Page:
It is also known for Church of the Koimesis/Dormition, which was originally built around the 6th–8th century but then rebuilt after the 1065 earthquake. This was the only church in the town that was not transformed into a mosque.  We visited and viewed the Christian trappings as people worshipped in its center.

And for those of you who are more scholarly than I, you will also know that in its previous iteration, Iznik was called Nicea, and of course is a critical place for the meeting where the statement of faith was agreed by the Christian Churches.

With the benefit of tuition on tour from Bishop Browning, the Nicean Creed, something that we all knew about but did not fully understand, was brought to life.  We were in the town, we were in the place where nearly 2,000 years ago, the Ecumenical conference of Bishops for the Christian Churches met, called together by the Roman Emperor Constantine.

There are people in this room that know much more about the Nicene Creed than me. But as I understand it, it was important to identify conformity of beliefs among Christians. It was first established in 325 and a further ecumenical conference was convened in 381. 

The creed is now a mainstay in many Christian services and is recited in its various iterations.

Now the benefits of having a Bishop as a travelling companion, and indeed a theologian with an extensive and deep understanding of faiths from across the world, is that the richness of the environment in Iznik was brought to life, and in a meeting with the Mayor of Iznik, Bishop Browning respectfully acknowledged the importance historically of Iznik, noting the defining features of the Nicean Creed as a unifying document that brought together the Christian faiths.  He then reflected on the challenges of the world we live in – the alleged Clash of Civilizations, the anti-Muslim or anti-Jewish sentiment in our own country, the fear of the outsider.  And in this reflection, Bishop Browning posed the opportunity to again make history in Iznik, previously Nicea, and to call together the faith leaders of the world to develop a creed that would unify rather than separate, that would bring a common understanding and respect, that would acknowledge the differences between religions and the commonality of their central tenants.  And the Mayor agreed that this would indeed be a good thing to do – particularly as this was his last term as Mayor!

The reason I tell this story is obvious – it focuses on Unity through Diversity.  I often use the quotation from Archbishop Desmond Tutu that best sums up this sentiment.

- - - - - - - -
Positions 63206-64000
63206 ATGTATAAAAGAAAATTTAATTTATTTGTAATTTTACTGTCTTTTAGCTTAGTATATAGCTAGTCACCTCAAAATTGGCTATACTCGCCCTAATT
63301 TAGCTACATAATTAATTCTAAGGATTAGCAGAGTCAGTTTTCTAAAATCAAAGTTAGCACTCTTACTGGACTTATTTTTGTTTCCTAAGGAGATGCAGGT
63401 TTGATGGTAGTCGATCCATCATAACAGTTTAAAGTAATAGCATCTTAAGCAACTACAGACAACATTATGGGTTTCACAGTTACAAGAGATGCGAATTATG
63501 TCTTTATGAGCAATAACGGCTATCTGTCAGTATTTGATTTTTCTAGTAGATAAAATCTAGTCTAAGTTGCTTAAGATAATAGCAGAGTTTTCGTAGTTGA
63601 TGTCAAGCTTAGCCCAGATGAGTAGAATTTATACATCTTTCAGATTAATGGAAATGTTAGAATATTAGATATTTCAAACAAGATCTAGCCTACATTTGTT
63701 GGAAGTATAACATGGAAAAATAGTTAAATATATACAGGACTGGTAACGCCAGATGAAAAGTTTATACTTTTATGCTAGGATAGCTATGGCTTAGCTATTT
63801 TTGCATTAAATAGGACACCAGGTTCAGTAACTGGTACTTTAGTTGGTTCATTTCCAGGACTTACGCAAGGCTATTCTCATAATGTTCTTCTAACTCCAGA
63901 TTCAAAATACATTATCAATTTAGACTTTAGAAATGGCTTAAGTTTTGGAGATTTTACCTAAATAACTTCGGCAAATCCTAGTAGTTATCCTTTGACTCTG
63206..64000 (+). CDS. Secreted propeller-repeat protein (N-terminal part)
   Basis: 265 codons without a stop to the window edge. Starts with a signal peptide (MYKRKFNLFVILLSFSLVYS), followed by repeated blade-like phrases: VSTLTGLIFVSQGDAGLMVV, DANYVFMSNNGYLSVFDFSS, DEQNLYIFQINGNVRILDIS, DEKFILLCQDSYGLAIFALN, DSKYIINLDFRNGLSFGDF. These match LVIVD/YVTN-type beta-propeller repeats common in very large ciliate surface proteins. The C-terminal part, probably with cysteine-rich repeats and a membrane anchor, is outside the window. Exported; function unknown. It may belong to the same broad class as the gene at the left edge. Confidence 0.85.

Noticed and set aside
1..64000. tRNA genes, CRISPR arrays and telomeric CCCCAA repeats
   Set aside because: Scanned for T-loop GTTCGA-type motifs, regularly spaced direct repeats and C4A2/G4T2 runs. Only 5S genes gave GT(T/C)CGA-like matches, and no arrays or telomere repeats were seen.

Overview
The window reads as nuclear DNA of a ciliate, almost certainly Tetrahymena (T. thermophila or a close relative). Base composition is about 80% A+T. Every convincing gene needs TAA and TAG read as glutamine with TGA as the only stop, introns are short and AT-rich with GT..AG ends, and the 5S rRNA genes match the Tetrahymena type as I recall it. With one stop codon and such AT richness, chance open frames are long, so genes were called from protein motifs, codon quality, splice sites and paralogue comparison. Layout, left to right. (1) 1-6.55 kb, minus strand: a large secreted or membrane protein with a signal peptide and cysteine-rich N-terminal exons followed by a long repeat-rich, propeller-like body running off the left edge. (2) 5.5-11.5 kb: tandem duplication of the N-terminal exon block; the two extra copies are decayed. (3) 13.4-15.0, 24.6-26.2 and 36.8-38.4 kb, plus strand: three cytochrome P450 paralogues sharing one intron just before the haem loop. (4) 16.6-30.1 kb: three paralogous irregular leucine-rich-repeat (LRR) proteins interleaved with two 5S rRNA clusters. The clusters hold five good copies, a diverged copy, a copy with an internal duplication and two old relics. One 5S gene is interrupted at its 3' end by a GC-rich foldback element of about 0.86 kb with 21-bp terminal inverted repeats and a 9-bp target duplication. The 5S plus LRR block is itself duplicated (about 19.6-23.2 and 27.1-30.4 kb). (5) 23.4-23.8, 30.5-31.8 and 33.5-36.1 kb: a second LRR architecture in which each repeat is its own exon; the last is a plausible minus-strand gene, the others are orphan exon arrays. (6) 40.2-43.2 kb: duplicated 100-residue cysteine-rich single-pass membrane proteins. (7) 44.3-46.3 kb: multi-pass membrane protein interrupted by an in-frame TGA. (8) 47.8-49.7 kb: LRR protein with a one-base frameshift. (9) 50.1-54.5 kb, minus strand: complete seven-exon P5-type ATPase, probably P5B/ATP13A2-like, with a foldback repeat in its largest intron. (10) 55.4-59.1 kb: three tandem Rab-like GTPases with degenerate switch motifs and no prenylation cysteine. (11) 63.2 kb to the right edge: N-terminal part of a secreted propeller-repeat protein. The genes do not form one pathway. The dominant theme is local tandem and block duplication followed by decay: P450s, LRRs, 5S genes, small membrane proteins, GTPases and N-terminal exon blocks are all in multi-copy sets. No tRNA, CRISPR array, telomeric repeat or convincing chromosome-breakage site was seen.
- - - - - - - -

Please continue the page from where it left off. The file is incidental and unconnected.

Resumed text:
“Differences are not intended to separate, to alienate. We are different precisely in order to realize our need of one another.”

This is important when we look at the issues we are facing in Australia today and this is critical when I look at my role as Race Discrimination Commissioner and the development of an Anti-Racism Strategy.

It is good to identify the positive aspect of difference and to challenge why people are frightened by it.  In a sense when the first ecumenical council met in Nicea they acknowledged difference as well as defined what is common.

In this country, what is common is our humanity, our desire to be part of this community and to build our lives here.  When fear of difference raises its ugly face, we need to have ways to combat it.  The anti-racism strategy is not going to solve the world’s evils, but it is important for a number of reasons.

It shows that we are brave enough to name racism and to identify what we are trying to fix.  It is complementary to other initiatives such as cultural diversity, discrimination protections, developing social cohesion initiatives and so on.  But if we are trying to tackle something that we know exists, then we need to name it.

Secondly it helps us fine tune and focus where we are going as organizations.  I know that Sydney is a leagues town, but I do have to say that the leadership shown by the AFL recently in condemning racial slurs from a supporter directed at Joel Wilkinson and the response from a Collingwood player is the sort of leadership that we need in this area.

So look out for the launch of the strategy at the end of August and also the campaign – “Racism. It stops with me.”

But I also want to reflect on leadership in other avenues of life and I want to share three short stories of women I have met since I have taken on my role, each of whom in their own way, and through their own faith systems, shows leadership in their community.

Ninorta was originally from Iraq.  She trained as an electrical engineer at the Baghdad University of Technology and graduated with a Bachelor’s degree in 2007.  She came to Australia to escape war, to look for a safe country and a better life, and has been here for two and half years.